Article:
Understanding Marital Property Division in Colorado

Marital Property Division in Colorado: What You Need To Know

In a divorce proceeding, one of the most significant issues to resolve is the division of marital property.

In Colorado, the courts follow an equitable distribution principle, which means that marital property should be divided fairly, but not necessarily equally.

Understanding the specifics of this process is essential, especially if you’re considering a divorce. This article will delve into the intricacies of marital property division in Colorado, helping you gain clarity on this complex matter.

What Is Marital Property?

Denver LawyerIn Colorado, marital property refers to all assets and debts acquired by either spouse during the marriage, regardless of whose name is on the title or whose income was used to purchase it.

This includes but is not limited to real estate, cars, furniture, retirement accounts, businesses, stocks, and bank accounts.

However, some assets are not considered marital property. These are called “separate property” and typically include assets owned by one spouse before the marriage, gifts or inheritances received by one spouse, property acquired after legal separation, and property that the spouses agree in a valid agreement is not marital property.

The Equitable Distribution Principle

As mentioned earlier, Colorado is an equitable distribution state. This means that the court will divide marital property in a way that is just and fair, considering a variety of factors. Importantly, equitable distribution does not automatically mean a 50/50 split. It’s about fairness, not equality.

Factors that courts consider in determining equitable distribution may include:

  • The contribution of each spouse to the acquisition of the marital property, including the contribution of a spouse as a homemaker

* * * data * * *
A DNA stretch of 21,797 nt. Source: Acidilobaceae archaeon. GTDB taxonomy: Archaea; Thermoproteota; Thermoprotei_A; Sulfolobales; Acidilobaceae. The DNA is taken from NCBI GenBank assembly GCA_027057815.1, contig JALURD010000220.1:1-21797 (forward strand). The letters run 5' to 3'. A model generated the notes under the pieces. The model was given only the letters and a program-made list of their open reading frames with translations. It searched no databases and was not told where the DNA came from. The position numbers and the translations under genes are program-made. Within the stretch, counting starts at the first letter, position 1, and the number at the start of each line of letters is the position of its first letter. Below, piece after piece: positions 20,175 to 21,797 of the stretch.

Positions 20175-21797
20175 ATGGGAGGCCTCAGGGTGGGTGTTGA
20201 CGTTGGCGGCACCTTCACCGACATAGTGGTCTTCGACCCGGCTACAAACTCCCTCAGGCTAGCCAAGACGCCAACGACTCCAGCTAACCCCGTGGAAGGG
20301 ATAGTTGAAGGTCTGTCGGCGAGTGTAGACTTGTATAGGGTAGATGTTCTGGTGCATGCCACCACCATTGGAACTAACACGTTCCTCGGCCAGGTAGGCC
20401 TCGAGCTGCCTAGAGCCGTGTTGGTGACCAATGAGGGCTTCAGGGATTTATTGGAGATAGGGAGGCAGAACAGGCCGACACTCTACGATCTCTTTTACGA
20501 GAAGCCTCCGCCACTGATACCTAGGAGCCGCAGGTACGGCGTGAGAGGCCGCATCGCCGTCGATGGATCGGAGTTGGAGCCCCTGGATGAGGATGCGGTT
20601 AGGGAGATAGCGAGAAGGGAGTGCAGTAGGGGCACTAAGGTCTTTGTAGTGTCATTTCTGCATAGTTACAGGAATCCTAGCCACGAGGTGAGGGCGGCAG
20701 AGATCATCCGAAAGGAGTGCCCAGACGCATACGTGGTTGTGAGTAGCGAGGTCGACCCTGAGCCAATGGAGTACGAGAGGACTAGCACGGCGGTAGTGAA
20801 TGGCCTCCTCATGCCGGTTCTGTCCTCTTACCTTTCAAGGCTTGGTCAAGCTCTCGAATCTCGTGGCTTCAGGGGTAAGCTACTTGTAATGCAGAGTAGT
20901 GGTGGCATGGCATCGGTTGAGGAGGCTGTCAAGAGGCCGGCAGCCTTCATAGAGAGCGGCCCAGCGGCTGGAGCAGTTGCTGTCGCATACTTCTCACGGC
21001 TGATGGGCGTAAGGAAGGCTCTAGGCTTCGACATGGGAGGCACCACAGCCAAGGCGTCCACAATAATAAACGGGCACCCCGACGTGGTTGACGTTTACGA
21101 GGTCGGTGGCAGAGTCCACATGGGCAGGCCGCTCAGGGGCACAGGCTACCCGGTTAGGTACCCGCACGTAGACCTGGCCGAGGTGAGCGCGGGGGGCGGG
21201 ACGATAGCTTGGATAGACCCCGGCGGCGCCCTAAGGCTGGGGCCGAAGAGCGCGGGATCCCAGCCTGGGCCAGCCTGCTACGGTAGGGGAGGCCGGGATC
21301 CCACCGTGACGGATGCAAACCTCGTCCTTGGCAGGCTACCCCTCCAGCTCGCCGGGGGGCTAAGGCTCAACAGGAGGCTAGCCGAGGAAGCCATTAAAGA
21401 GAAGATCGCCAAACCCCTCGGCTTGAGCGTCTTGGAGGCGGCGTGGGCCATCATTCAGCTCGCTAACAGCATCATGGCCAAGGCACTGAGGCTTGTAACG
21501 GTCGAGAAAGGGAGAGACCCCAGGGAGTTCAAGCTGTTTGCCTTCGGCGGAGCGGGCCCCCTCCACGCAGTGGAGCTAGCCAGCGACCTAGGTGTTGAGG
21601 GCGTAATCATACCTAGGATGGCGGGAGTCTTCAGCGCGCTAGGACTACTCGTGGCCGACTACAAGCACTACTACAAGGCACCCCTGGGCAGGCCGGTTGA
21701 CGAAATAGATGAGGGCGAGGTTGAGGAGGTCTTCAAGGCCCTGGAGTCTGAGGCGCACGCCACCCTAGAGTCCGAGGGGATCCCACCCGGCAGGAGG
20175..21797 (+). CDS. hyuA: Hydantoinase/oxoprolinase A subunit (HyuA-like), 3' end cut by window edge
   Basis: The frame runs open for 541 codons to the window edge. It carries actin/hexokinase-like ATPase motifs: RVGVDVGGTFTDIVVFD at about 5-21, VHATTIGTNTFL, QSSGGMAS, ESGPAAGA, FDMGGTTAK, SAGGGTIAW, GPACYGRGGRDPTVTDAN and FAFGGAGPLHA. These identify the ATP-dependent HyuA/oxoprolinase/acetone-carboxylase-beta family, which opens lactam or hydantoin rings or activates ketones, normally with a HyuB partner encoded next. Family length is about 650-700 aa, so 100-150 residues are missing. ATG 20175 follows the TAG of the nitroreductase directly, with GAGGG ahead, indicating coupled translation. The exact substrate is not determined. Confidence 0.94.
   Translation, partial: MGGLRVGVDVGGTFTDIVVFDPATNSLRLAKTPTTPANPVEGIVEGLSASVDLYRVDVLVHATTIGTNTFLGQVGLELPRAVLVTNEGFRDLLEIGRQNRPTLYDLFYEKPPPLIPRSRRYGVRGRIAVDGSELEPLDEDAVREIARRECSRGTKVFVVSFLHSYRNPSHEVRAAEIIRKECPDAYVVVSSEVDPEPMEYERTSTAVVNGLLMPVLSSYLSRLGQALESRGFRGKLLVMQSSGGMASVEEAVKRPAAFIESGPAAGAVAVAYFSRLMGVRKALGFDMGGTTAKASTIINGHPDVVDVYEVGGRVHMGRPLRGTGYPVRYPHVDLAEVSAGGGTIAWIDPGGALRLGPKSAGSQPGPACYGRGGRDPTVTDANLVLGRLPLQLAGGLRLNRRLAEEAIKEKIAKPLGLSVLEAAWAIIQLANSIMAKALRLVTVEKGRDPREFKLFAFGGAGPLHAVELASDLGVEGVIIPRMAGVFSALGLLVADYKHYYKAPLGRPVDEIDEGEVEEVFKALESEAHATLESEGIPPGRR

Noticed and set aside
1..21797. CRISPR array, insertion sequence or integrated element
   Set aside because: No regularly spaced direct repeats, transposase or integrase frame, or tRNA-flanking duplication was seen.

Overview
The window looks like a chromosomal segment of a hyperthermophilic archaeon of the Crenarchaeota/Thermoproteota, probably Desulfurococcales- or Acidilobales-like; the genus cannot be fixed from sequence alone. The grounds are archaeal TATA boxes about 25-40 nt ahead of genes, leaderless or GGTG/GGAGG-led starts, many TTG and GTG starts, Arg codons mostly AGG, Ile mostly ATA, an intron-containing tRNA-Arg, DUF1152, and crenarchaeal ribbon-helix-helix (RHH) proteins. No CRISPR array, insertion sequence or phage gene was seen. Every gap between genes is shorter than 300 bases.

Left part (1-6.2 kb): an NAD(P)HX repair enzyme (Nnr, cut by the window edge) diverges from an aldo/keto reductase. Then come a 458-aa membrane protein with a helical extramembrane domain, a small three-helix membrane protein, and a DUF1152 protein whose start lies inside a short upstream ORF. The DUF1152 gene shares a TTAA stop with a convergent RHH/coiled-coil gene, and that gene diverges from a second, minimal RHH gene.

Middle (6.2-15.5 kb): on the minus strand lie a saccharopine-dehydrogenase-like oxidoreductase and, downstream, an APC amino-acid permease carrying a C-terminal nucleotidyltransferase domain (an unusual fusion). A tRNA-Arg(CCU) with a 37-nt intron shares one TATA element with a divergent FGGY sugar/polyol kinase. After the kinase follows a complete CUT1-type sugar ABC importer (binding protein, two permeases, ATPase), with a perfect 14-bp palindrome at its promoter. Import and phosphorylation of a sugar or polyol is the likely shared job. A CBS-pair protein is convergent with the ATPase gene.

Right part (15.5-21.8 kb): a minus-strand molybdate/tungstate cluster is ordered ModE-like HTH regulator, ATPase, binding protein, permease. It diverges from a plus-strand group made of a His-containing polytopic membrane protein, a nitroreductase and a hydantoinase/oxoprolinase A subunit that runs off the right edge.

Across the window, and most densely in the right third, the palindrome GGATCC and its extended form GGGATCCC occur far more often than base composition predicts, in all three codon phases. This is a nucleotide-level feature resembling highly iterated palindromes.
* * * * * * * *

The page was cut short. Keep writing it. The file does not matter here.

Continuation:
• The value of the property set aside for each spouse
  • The economic circumstances of each spouse at the time the division of property is to become effective
  • Any increase or decrease in the value of the separate property of the spouse during the marriage or the depletion of the separate property for marital purposes

Division of Debts

Just like assets, debts acquired during the marriage are also considered marital property and will be divided equitably upon divorce. This could include mortgages, car loans, credit card debts, and more.

Valuation of Marital Property

Before the division can occur, all marital property must be accurately valued. Typically, this involves getting professional appraisals for real property and using statements to determine the value of bank accounts, retirement accounts, and investment portfolios. For small businesses, a business valuation expert may be needed.

An Ally in Your Corner

Are you facing a challenging family law matter in Denver? Look no further than Baker Law Group, your trusted team of experienced Denver family law lawyers.

Our dedicated Colorado family law attorneys have the knowledge and expertise to guide you through the complexities of family law with compassion and professionalism.

When it comes to protecting your rights and securing the best possible outcome, you need a skilled Denver family law attorney on your side. At Baker Law Group, we understand that each case is unique and requires personalized attention.

Whether you’re dealing with a divorce, child custody dispute, property division, or any other family law matter, we are here to fight for your rights and advocate for your best interests.

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